PETALING JAYA: The Malaysian Communications and Multimedia Commission’s (MCMC) reminder to Internet service providers (ISPs) that they are obligated under law to prevent the abuse of their network facilities and services will push them to be proactive rather than reactive, says an expert.
Cybersecurity law expert and lawyer Derek Fernandez said: “Simply put, Section 263 of the Communications and Multimedia Act 1998 (CMA 1998) was designed to adopt a proactive approach to cybersecurity in relation to online harms and information security rather than a reactive approach, which has been practised for so many years.”
He said that currently ISPs take action to resolve a threat only when the public complains to the ISP or the regulator, adding that Section 263 requires ISPs and any licence holder to use their best efforts to eliminate criminal threats on their network.
This reactive approach, he continued, is inadequate to combat today’s cybercrime and online harms, adding that technologies such as threat intelligence, web filtering, anti-scam, and reporting systems are available to assist compliance.
According to MCMC, the main areas of concern regarding online harms are child sexual abuse material, online gambling, content inciting racial or religious discontent, scams and phishing attacks, content with illegal drugs and prohibited substances, impersonation, disinformation and fake news, and unlicensed health products.
The MCMC notice comes after both Facebook-owner Meta (July 4) and messaging service Telegram (June 20) agreed to cooperate with the MCMC in clamping down on online crime.
Both companies had received warnings of legal action due to the significant amount of harmful content on their platforms.
In a statement, Maxis said it has always worked closely with MCMC and the relevant authorities on managing harmful or unlawful content.
“In fact, Maxis is part of the Content Forum and adheres to MCMC’s Content Code, with resources in place to comply with the regulator’s directives and information requests from authorities, where needed,” it said.
Maxis added that it has internal SOPs in place for website blocking, which is undertaken based on instructions by MCMC, the police, and the Domestic Trade and Cost of Living Ministry within the stipulated timelines given.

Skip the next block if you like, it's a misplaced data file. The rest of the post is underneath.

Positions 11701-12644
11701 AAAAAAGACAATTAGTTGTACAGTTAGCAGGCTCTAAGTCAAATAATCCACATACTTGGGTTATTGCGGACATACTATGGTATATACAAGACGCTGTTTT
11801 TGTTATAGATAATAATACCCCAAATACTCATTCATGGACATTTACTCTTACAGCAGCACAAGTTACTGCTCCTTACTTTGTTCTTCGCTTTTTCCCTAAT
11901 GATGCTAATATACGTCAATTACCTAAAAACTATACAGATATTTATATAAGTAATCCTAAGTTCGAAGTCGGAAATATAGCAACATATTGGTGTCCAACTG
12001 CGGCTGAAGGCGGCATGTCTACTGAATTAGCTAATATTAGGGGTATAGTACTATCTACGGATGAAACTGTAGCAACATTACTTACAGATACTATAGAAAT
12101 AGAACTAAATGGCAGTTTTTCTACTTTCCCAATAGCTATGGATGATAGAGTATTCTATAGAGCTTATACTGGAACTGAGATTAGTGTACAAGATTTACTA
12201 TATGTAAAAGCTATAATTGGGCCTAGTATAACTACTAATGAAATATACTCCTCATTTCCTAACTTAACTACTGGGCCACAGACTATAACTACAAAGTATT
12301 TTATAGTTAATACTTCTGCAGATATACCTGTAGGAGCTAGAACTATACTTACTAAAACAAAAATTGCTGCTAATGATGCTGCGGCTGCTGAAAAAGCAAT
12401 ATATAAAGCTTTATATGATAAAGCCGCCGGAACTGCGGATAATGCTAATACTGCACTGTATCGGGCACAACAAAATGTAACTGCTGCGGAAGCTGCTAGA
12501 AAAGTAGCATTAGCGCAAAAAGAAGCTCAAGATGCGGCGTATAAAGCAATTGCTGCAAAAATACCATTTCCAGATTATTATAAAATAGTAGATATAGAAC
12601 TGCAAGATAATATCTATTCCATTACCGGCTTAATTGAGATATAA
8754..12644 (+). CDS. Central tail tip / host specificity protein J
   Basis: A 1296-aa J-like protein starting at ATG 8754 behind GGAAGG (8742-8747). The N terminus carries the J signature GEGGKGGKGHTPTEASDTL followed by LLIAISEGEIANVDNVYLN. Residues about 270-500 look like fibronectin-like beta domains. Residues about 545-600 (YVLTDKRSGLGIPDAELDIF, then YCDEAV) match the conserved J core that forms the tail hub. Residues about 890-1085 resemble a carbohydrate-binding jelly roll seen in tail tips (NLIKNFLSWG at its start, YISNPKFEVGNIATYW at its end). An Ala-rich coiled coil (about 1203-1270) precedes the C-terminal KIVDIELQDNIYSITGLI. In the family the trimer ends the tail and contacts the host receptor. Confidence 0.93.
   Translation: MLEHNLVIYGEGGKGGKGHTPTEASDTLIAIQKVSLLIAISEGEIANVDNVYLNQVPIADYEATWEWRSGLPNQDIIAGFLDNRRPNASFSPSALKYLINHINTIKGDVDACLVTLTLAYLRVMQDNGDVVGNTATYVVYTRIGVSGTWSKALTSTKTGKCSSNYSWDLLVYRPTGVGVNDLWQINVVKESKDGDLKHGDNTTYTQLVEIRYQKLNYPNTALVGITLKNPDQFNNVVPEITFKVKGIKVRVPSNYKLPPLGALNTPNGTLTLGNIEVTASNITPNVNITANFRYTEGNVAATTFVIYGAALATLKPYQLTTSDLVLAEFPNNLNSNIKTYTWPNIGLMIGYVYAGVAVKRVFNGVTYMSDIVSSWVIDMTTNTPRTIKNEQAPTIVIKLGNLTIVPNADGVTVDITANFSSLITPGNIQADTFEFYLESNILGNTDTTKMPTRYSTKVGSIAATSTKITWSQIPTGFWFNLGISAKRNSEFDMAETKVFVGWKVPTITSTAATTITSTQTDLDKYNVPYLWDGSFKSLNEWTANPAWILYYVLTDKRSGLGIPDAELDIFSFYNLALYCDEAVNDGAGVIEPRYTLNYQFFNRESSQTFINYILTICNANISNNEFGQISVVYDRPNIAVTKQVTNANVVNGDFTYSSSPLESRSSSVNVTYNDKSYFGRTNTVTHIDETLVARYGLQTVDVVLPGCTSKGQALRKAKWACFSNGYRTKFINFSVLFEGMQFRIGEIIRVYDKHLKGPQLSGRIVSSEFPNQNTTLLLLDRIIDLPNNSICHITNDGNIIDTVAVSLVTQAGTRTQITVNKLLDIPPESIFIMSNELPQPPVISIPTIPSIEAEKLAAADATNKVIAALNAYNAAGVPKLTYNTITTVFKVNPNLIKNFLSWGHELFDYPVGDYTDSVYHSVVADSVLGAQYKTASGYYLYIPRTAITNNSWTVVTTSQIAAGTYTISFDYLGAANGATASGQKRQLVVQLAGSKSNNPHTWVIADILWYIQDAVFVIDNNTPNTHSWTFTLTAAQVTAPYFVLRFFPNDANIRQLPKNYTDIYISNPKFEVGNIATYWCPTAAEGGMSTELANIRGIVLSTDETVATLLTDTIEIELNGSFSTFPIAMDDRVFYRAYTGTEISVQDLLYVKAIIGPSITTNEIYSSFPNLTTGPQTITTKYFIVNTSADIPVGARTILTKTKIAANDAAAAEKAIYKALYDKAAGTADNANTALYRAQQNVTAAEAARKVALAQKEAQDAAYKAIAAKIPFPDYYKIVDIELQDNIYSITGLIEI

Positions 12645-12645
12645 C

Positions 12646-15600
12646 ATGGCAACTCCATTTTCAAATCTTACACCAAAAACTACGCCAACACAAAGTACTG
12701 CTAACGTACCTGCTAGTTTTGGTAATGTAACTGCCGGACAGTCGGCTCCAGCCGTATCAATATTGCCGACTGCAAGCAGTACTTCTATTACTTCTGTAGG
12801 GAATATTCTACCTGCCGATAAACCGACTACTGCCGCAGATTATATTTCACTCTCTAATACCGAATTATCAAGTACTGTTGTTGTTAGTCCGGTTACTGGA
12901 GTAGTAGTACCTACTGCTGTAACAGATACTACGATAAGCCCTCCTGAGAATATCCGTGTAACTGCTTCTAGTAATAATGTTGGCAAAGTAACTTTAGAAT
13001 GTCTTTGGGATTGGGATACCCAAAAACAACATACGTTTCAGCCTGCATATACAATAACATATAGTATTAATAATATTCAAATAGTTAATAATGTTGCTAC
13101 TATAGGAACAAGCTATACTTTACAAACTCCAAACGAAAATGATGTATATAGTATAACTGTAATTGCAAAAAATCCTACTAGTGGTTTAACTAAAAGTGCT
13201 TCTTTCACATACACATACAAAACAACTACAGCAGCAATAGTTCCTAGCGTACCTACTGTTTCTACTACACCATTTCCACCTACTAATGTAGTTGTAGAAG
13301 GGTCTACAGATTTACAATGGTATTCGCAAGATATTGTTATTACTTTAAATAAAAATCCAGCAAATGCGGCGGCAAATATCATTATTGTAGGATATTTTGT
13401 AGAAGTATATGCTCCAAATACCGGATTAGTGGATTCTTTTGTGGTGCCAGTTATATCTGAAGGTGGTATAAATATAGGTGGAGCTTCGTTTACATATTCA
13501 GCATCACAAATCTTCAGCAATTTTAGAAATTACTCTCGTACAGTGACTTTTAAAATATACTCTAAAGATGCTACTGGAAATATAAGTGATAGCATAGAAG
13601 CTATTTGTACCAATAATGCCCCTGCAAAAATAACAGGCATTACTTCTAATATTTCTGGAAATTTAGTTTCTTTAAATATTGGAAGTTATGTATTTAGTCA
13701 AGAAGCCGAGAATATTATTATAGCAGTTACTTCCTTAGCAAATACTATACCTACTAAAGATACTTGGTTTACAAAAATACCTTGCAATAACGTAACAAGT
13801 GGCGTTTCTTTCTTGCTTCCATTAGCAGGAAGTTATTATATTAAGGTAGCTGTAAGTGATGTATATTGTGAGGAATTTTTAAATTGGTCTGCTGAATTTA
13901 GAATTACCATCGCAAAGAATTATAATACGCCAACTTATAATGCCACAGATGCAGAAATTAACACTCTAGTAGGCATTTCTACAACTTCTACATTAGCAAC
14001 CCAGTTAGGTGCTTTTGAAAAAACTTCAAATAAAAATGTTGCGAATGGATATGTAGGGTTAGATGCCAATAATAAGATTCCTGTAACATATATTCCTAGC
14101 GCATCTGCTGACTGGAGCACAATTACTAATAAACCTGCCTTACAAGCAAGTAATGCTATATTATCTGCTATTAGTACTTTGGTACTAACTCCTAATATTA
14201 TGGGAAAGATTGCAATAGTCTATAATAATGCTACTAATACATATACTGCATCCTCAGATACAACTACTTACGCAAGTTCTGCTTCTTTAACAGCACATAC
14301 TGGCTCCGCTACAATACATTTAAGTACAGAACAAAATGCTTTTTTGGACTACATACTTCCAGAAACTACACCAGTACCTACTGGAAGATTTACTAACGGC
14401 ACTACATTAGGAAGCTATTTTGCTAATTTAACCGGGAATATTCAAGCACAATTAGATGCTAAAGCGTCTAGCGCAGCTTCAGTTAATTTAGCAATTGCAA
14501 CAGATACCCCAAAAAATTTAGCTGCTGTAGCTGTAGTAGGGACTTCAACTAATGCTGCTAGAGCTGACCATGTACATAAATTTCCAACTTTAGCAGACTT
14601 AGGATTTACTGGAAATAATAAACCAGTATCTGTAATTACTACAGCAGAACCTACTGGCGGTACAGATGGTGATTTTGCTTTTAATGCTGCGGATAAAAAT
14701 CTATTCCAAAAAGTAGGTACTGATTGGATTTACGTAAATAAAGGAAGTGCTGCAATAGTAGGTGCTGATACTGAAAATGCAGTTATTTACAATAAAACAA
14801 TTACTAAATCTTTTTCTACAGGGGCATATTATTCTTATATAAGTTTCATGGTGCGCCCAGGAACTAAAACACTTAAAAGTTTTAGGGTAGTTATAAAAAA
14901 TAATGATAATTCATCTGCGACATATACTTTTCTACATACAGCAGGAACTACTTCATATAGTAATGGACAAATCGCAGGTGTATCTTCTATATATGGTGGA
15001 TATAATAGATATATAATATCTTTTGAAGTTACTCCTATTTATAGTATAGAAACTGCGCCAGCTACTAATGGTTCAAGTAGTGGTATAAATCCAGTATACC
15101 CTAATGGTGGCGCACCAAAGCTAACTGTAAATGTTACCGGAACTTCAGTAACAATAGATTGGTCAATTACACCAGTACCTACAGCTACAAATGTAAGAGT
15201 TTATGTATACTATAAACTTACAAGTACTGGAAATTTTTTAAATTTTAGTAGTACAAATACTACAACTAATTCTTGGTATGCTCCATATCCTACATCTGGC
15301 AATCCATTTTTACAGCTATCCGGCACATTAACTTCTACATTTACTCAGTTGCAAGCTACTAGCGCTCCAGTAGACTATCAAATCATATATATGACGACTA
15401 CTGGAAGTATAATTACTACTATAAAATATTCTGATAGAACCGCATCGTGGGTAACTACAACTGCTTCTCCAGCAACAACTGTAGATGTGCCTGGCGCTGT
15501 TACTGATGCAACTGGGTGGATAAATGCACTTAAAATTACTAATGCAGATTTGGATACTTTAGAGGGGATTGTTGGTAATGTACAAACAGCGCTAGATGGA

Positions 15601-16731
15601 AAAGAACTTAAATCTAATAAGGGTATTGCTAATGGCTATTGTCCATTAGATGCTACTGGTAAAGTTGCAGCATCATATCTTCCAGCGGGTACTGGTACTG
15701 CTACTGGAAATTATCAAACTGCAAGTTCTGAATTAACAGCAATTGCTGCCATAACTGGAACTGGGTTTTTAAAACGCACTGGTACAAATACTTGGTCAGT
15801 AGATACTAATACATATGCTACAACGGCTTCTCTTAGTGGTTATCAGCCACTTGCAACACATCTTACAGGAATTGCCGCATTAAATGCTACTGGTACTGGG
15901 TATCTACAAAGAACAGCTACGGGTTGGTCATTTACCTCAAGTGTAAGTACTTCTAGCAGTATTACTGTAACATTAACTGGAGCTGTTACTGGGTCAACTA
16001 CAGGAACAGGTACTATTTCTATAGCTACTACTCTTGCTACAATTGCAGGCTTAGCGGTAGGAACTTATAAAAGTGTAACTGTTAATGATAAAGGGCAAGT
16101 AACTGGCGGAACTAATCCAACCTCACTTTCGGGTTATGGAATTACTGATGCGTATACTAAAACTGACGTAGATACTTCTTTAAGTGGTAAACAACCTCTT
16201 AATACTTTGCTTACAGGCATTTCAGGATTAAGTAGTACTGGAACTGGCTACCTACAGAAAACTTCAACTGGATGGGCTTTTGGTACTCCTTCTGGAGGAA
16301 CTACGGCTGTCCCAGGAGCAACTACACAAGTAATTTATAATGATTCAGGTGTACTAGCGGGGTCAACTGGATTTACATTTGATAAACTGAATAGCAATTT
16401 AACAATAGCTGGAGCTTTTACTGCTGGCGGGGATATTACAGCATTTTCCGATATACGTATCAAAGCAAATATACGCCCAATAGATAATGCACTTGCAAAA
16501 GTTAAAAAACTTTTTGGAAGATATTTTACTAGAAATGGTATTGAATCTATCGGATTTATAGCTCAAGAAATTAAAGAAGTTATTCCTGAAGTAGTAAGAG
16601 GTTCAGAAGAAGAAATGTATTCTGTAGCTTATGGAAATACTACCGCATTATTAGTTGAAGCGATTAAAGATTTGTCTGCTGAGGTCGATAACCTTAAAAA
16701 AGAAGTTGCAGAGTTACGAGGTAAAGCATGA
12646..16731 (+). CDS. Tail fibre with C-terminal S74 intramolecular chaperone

CelcomDigi also said it strictly follows operating procedures based on the obligations prescribed under the CMA 1998 in a statement.
“We take pride in protecting our customers’ safety and ensuring that all Malaysians can safely derive the full benefit of the digital society,” said a CelcomDigi spokesperson.
When contacted, Telekom Malaysia said it adheres to high standards of governance and policy and works closely with relevant authorities to mitigate any issues.
The co-chair of the Bar Council’s intellectual property committee, Foong Cheng Leong, said there are concerns that Section 263 could be used to infringe users’ rights to freedom of speech online.
“As we have seen in the past, ISPs generally comply with such requests, and we have seen it being used to protect the rights of individuals,” he said.
As written requests under Section 263 to the ISP are not made public, Foong said there is no way to gauge the level of compliance by ISPs.
“We know that MCMC does issue press releases on fines or compounds issued against ISPs for non-compliance with other guidelines,” he added.
Foong also added that this can be addressed by creating better regulations, rules and guidelines in relation to any blocking order.
“It must be exercised sparingly, and there must be a predefined outline of what can be blocked,” he said.
He also said there must be an avenue for appeal for those affected, whether directly or indirectly.